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Top 5 Tips to Care for Your Old Dog

Score for Seniors:
Activity Level:
Weight: Pounds

dog at the vet

Owners develop a special bond with their old dogs; over years of unquestioned loyalty and unwavering companionship that bond only strengthens with time. Perhaps you and your old dog have shared many family experiences from watching children leave the household to study or work, relocating to a new city, welcoming new pets into your home or new children into the world. Through helping your canine friend grow from a puppy to a senior dog they become a loved member of the family.

Unfortunately, a dog’s lifespan isn’t as long as our own and as a result most owners will notice their once bouncy and energetic companion start to slow down at some point. Your dog may still be a puppy in your eyes, but old age can’t be avoided and it eventually catches up with all of us – but that doesn’t mean that nothing can be done to make the transition for your dog easier. It is essential to be aware of the common senior dog diseases before putting any symptoms you may have noticed ‘down to old age’.

Top Tips to Care for An Old Dog

caring for an older dog

Give your dog a balanced diet

A balanced diet plays a big role in maintaining good health in elderly dogs. As your dog ages, they generally become less active and so their ‘Resting Energy Requirements (RER)’ reduce – that is, the number of calories they require to survive. The energy they once may have burned off by staying active instead must be accounted for in the diet so as to prevent unwanted weight gain; elderly dogs therefore require fewer calories, with more emphasis on higher quality proteins and fats. Watch out for diets branded as ‘old dog food’: there is no real legal requirement or definition of what constitutes a ‘senior’ dog food. As a rule, you can’t go wrong with Royal Canin or Hill’s. Learn more about food for old dogs.

Establish a baseline profile

While you may think your middle-aged dog is in great health currently, gauging an idea of their baseline health can prove to be very useful. Have your local veterinarian perform a full clinical exam and basic blood work. Many blood markers can be assessed including liver and kidney values, protein levels and thyroid hormone to name a few. This not only provides a reference point to compare back to as they age but can also pick up early indicators of disease, allowing early treatment and a better prognosis.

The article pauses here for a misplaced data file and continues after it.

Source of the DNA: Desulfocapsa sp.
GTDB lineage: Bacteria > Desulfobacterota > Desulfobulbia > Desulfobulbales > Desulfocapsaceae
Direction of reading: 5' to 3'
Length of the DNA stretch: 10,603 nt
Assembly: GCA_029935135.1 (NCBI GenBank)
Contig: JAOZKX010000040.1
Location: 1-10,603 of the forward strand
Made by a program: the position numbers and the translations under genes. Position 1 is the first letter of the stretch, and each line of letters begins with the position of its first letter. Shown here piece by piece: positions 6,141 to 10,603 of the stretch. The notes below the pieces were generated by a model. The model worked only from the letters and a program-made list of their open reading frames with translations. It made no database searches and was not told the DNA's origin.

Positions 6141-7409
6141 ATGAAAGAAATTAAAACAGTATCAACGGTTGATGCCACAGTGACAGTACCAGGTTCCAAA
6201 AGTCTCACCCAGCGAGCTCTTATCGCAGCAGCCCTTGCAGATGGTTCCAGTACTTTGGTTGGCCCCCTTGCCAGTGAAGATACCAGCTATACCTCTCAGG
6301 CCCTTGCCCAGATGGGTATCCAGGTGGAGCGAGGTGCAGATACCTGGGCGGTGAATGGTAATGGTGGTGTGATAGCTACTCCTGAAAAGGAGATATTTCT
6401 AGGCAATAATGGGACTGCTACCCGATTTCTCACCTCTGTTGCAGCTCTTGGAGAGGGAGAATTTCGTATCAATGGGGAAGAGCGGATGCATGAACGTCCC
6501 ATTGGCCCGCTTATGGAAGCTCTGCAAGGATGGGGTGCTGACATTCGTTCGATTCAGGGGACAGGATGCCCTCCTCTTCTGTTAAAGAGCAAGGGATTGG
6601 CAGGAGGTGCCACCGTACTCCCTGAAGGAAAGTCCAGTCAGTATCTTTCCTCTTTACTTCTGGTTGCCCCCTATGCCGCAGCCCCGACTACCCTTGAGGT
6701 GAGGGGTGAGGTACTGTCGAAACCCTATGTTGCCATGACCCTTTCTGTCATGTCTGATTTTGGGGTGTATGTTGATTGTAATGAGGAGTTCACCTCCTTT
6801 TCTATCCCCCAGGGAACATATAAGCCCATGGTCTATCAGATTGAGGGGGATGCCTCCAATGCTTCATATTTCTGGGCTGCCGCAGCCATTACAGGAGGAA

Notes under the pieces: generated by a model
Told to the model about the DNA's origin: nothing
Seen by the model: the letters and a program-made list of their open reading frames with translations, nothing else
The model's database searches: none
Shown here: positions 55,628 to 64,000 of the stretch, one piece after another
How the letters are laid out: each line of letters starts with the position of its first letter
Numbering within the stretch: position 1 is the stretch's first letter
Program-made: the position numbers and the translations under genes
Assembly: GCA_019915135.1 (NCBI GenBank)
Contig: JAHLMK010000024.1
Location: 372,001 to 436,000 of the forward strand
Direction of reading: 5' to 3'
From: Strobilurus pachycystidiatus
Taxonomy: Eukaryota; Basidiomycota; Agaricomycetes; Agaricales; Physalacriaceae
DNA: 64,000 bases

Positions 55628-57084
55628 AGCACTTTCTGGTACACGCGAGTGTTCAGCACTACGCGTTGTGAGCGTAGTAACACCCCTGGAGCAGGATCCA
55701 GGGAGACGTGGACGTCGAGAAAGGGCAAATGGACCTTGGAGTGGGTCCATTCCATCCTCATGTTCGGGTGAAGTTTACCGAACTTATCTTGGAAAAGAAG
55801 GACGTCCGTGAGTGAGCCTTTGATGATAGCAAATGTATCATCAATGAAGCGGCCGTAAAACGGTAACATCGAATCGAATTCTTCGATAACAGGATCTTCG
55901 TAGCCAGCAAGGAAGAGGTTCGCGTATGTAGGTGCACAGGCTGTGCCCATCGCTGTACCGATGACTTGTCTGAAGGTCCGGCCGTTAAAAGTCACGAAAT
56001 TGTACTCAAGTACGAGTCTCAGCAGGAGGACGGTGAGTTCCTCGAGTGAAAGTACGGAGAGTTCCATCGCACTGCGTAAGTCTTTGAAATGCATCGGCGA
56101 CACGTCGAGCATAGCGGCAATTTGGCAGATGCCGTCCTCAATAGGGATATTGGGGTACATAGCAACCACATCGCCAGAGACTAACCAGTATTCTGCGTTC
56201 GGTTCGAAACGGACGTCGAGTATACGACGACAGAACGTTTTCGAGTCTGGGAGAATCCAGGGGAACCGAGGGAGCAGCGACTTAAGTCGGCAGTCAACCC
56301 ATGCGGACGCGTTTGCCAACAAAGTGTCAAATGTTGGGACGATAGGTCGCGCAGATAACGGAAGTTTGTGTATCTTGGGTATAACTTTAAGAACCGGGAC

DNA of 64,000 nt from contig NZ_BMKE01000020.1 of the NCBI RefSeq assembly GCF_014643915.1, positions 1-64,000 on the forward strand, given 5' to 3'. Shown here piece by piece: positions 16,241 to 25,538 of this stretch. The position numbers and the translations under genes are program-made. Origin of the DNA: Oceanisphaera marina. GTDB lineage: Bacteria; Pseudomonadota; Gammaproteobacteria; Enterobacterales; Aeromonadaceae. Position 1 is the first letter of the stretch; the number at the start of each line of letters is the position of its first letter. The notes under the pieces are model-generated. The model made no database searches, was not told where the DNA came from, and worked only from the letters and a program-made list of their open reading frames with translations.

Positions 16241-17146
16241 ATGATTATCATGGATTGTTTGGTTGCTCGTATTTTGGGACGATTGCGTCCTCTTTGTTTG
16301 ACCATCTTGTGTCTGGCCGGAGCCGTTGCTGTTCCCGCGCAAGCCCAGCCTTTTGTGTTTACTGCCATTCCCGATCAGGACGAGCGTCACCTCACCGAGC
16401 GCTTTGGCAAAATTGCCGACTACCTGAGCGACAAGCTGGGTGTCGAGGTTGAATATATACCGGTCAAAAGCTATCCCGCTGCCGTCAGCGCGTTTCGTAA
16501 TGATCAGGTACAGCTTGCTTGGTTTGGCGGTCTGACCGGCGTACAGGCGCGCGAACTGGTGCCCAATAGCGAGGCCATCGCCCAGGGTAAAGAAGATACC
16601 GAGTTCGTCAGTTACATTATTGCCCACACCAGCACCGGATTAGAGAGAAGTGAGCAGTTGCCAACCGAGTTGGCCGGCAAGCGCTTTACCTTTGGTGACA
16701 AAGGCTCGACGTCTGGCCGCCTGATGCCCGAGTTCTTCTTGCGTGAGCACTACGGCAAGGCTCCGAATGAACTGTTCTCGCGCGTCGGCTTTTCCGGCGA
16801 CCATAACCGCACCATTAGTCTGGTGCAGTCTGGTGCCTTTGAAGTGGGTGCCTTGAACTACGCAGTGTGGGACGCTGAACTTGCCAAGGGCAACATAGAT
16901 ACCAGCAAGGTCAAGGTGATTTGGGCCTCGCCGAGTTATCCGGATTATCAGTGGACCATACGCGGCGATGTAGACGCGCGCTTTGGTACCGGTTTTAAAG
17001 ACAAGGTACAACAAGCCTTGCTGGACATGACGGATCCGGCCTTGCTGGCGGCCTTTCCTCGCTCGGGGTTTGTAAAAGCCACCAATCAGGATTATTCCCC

Make vet visits an annual routine

In addition to keeping your dog’s vaccinations up to date, regular vet visits will allow your local veterinarian to perform a thorough examination to pick up on any changes that occur year to year.

Monitor for changes

Keeping track of your dog’s weight and monitoring basic habits such as the amount of water they drink or volume of urine they produce allows for changes to be detected early on. Many common canine diseases start with subtle changes in these parameters, so being mindful of them will allow action to be taken as fast as possible resulting in more effective treatment (see ‘common problems to watch for’)

Screen for early intervention

In addition to monitoring your dog’s habits and regular vet visits, owners can perform a basic examination of their dog themselves on a frequent basis. Pay particular attention to your dog’s skin; thick fur can hide cysts and tumours and any areas of hair loss or discolouration should be investigated immediately.

Author

  • Alex Crow is an RCVS accredited Veterinary surgeon with special interests in neurology and soft tissue surgery. Dr Crow is currently practicing at Buttercross Veterinary Center. He earned his degree in veterinary medicine from the Royal Veterinary College (one of the top 3 vet schools in the world). Outside of work Alex enjoys keeping fit, travelling and painting.

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